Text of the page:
The erotic energy of nature - an energy which is there to be liberated; nature, too, awaits the revolution! (Herbert Marcuse, Counter-Revolution and Revolt) - how can this sentence be rationally reconstructed?
The paper proposes to define nature as the aggregate of all self-organizing objects of physics. This establishes a formal teleology which enables us to attribute "intention" to nature without a recourse to metaphysics: anything that turns self-organization into self-destruction is "against nature's intention" because it opposes the very meaning of nature.
There are several levels of self-organization in nature, the two highest being sexuality and mind. In contrast to lower levels of self-organization, sexuality "plots" and optimizes the information for catalytic self-production by combining two sets of data before realizing their inherent structures. Mind is an even higher level of self-organization in that intentional self-production doesn't need a physiological substrate to represent the plotted data.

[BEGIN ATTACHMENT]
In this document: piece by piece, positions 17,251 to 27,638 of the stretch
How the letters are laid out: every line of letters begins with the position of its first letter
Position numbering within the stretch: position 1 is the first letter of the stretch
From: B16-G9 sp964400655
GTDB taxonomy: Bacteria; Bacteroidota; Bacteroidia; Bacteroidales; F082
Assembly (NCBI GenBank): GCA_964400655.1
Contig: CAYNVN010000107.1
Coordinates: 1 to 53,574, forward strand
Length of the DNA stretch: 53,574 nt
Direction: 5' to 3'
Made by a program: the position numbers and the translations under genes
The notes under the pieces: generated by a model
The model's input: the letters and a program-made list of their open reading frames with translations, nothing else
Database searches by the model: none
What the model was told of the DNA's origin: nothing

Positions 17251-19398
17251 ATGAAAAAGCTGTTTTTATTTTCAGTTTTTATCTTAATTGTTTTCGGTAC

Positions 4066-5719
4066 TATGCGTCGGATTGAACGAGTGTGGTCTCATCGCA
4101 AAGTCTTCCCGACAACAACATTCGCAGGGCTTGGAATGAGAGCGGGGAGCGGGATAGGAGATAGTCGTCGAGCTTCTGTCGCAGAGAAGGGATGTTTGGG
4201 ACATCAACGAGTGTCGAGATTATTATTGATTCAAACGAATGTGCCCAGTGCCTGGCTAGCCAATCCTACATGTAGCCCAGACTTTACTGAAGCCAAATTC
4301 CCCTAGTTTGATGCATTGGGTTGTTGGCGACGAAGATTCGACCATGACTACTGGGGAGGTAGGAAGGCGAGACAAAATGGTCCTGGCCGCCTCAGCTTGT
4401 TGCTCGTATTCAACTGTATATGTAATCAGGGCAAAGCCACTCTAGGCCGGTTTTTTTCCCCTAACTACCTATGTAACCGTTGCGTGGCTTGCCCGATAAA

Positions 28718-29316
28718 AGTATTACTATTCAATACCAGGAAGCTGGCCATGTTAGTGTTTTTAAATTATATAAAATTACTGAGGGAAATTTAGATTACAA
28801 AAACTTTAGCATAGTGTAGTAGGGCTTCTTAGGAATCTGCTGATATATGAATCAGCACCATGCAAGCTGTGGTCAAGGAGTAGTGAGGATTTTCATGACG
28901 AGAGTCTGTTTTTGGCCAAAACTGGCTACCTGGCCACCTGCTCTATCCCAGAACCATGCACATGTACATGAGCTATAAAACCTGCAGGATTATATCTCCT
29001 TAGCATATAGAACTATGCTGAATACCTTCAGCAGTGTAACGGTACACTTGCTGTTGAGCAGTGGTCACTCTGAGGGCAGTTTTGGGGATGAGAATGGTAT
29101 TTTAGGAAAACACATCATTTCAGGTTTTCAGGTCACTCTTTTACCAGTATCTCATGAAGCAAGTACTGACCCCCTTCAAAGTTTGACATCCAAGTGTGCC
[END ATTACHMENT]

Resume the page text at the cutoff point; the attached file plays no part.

As a somatic and at the same time self-conscious being, man is located amidst the two levels mentioned above. If you call the synthesis of sexuality and mind erotic, it can thus be said that the main principle of self-organization of man is erotic. Since sexuality and mind are the highest forms of self-organization we know of, we can call nature's potential for self-organization as a whole the erotic energy of nature.
Tensions between the two poles of sexuality and mind have lead to self-destructive deformations of erotic self-organization which is the subject of Sigmund Freud's studies (Civilization and Its Discontents) as well as Herbert Marcuse's (Eros and Civilization). While Freud takes a pessimistic stance on whether these tensions can be dissolved, Marcuse argues against Freud that they are induced by social conditions, and that revolutionary change will be able to dissolve them.
However, Marcuse's critique of Freud isn't fully consistent. An analysis of the inconsistencies suggests postulating a cognition instinct. Given this instinct, (revolutionary) change of social conditions could indeed dissolve the self-destructive tendencies obvious in current societies. Since self-destruction is "against nature's intention" (see above) and blocks its potential for self-organization, it can be said that this potential (nature's "erotic energy") is there to be ("intends") "liberated" ("unblocked from self-destruction"), and therefore nature, too, awaits the "revolution" (a social change that dissolves instincts of self-destruction).